The Easy Approach to Compression
Compressor seems to confuse many home studio owners more than any other mix processing. It doesn’t have to be that way, because in the end compression is the same thing as a volume fader. It just has the ability to do balance changes automatically.
Compressor is simply just an automatic volume fader. The main idea of a compressor can easily be forgotten with all the controls and functions staring right at you. What is compression and how, when and why to use it? Let’s dive right in.
Why do you need compression?
Let’s dive in with a straightforward example: lead vocals. You have a vocal track recorded and you start to set it in the mix. You pull up the fader so that majority of the vocals are audible and easily heard, but the quieter parts are lost in the mix.
If on the other hand, you set the volume so, that you can hear the quieter parts, the majority of the vocals are way too loud. As you can see, fader by itself can’t give you a balanced outcome. Let’s stick with the first option for now, where you can hear most of the vocals fine.
This is where a compressor steps into the picture. It reduces the volume differences between loud and quiet parts of your vocal track by turning down (compressing) the louder parts and then lifting the overall volume back to the point you’ve set earlier. As a result you’ll have a more even vocal performance.
When do you need compression?
Compressor can be a handy tool, but there’s a time and place for it. How do you know if you should use one at all? The most simple clue is that you want to figgle the volume fader in different points of a mix and adjust it back and forth. When you can’t find a static position to a fader, try compression.
Think about the lead vocal track. Most of the time it’s on a good level, but then you want to lift the volume up a bit when you can’t hear the quieter part. The other reason to use a compressor is to make a performance more even. No musician maintains a perfect balance, so you might want to even that up. A drummers snare hits can be uneven throughout the song. A guitarists picking may not be constant all the time. A bass player can’t play as tightly and consistently as is needed in most mainstream genres.
Main controls of a compressor
Before going more deeply on how to use a compressor, let’s take a look at the main controls, which are attack, release, threshold, ratio and gain.
Attack determines how fast the compressor reducts gain of the audio. Think it like this: the slower the attack, the more dynamics and transients are preserved. Use slow attack for more energy and fast attack for more sustain and fatness.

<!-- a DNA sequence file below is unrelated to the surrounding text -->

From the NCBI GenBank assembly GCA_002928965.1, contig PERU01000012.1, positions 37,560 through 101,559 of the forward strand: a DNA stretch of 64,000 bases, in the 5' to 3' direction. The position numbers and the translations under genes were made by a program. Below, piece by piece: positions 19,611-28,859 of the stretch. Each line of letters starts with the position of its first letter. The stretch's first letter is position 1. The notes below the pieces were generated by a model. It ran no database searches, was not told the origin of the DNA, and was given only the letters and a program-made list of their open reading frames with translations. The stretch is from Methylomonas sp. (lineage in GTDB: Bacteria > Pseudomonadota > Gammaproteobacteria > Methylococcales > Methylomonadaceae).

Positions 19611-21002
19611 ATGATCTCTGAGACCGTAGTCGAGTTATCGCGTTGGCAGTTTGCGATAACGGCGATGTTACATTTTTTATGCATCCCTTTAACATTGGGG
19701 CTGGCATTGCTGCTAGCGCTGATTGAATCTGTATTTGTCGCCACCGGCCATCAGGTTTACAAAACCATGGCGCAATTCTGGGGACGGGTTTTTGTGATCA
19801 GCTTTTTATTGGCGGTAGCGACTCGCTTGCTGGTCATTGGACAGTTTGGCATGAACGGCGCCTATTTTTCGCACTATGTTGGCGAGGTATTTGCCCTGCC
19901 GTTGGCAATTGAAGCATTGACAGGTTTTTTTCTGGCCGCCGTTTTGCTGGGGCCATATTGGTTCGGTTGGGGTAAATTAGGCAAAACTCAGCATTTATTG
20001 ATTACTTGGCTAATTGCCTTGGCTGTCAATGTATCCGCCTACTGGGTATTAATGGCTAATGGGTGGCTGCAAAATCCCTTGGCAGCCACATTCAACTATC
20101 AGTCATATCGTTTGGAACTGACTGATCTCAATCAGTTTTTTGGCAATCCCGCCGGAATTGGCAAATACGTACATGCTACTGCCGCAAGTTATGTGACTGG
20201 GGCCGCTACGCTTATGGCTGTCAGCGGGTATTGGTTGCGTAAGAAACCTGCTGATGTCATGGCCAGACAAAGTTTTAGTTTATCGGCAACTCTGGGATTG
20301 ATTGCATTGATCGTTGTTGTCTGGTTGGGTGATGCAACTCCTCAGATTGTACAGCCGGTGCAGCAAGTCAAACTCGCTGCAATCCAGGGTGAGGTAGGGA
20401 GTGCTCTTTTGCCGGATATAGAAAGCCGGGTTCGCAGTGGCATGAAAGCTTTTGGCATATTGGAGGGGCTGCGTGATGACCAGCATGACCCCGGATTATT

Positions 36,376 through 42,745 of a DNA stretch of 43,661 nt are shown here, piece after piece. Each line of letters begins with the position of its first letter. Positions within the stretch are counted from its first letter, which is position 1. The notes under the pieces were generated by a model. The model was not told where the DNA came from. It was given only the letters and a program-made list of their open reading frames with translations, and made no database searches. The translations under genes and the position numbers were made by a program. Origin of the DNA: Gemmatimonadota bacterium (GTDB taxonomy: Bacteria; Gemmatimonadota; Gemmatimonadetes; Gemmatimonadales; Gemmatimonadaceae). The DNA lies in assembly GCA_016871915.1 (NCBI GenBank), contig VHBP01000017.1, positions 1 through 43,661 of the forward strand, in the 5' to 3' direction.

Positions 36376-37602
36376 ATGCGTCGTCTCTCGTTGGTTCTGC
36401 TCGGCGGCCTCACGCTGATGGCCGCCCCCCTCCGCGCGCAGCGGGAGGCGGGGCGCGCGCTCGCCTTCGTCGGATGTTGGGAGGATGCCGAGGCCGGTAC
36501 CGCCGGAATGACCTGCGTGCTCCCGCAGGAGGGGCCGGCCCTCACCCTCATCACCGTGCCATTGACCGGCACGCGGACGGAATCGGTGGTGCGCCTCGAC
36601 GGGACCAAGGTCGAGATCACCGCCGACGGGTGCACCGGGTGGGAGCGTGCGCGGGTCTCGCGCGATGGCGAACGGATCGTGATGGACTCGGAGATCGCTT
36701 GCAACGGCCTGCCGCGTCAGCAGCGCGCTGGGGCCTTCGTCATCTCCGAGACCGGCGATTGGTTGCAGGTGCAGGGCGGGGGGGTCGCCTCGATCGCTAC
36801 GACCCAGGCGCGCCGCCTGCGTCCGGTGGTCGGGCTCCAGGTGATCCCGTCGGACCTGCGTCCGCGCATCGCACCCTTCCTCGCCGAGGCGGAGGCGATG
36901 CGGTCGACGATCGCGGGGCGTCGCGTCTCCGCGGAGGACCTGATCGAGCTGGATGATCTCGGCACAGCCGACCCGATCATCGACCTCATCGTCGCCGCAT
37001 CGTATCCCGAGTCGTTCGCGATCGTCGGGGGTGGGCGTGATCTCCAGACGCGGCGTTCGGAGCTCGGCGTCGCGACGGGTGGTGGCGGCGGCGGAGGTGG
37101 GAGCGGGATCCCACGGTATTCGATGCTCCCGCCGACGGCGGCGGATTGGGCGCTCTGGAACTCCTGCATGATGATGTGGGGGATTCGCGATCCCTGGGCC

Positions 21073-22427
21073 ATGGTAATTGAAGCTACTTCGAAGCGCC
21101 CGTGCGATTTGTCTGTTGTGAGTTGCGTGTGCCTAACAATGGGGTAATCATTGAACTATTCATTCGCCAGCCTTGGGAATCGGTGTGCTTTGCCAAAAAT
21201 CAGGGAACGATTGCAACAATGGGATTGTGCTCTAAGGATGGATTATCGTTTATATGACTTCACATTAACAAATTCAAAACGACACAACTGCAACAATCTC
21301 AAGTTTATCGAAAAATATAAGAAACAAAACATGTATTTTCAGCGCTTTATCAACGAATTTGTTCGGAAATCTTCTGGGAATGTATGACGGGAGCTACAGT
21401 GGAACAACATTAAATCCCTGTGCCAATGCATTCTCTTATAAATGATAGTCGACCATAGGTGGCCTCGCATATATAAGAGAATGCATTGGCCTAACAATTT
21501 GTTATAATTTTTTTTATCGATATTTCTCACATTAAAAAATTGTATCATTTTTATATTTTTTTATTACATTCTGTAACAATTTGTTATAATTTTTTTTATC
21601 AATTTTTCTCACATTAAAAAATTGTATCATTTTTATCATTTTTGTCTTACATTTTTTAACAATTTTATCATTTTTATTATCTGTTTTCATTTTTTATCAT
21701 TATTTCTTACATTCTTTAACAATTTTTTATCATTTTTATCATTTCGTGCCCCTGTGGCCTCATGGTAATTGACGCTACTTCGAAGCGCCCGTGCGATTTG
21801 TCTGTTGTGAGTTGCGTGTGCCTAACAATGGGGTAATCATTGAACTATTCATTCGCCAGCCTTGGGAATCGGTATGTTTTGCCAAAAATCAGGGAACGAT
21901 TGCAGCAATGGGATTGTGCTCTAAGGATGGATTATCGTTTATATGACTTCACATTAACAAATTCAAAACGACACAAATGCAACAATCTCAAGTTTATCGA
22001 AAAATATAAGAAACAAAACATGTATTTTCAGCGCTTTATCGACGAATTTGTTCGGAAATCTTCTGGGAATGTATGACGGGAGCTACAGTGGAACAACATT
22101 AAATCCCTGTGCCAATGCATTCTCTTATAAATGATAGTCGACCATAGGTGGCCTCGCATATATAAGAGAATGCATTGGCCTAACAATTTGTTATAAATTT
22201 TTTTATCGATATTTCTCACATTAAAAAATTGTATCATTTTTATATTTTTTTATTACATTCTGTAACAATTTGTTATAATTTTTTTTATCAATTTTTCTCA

Release determines how fast the gain reduction resets. The faster the release is, the faster it will reset before the next transients arrive.
Threshold chooses the point where the compressor “starts working” and starts turning audio down. You have to turn down the threshold to increase gain reduction. If the threshold is set to 0dB (which is usually the starting point), no gain reduction is happening.
Ratio determines how aggressively the compressor turns down the audio. Ratio of 1.5:1 reduces the audio just a little bit, whereas 12:1 hammers it down like crazy.
Gain (make up gain) is used to lift up the overall volume. The point is to “make up” the volume loss that is made by compression. There’s also an Auto Gain function, but turn it off as you want to match the gain manually.
Using a compressor
When using a compressor, you want to focus on the gain reduction meter. It shows how many dBs of audio is turned down. Let’s continue with the earlier example, lead vocals, but this time focus more on to the “how” part. If using compressors is completely new to you, start out the following way.
Preset as a starting point
At this point, you have the vocal track on good volume most of the time (except the quieter parts). Insert a compressor on the vocal track and choose a vocal preset. A preset gives you a nice starting point with attack, release and ratio, but you still have to adjust threshold and gain, because the person who made that preset has no idea how loud your track actually is.
Lower the threshold so that the meters shows 3 – 6 dB of gain reduction at most. Then use the make up gain to compensate the “lost volume” so that when you bypass the compressor, the overall volume of the track doesn’t change. Ask yourself: Did you get more stable a track and solve the balancing problem?
If the answer is yes, the compressor has done its job. Try to turn the threshold up a little bit, and match the volume and see if you could get away with a little less compression for more natural outcome. Compressing too much adds up quickly and you could end up sucking all life out of your song.
On the contrary, if the answer is no – and the balance is still an issue that remains – try to adjust the fader again to find a balanced point. If you can’t, try turning threshold even further down to get more gain reduction. Is it helping get the “static fader” without making the track sound awful and unmusical? If yes, then move on to the next track that needs to be balanced.
Again, if the answer is no, then you might need to adjust attack and release or try another preset / compressor. One solution is to make two different tracks out of your vocal track. For example, cut verses (quieter parts) to the track one and choruses (louder parts) to the track two. This way you can use different compressor settings on different tracks to get a more even performance with more musical results.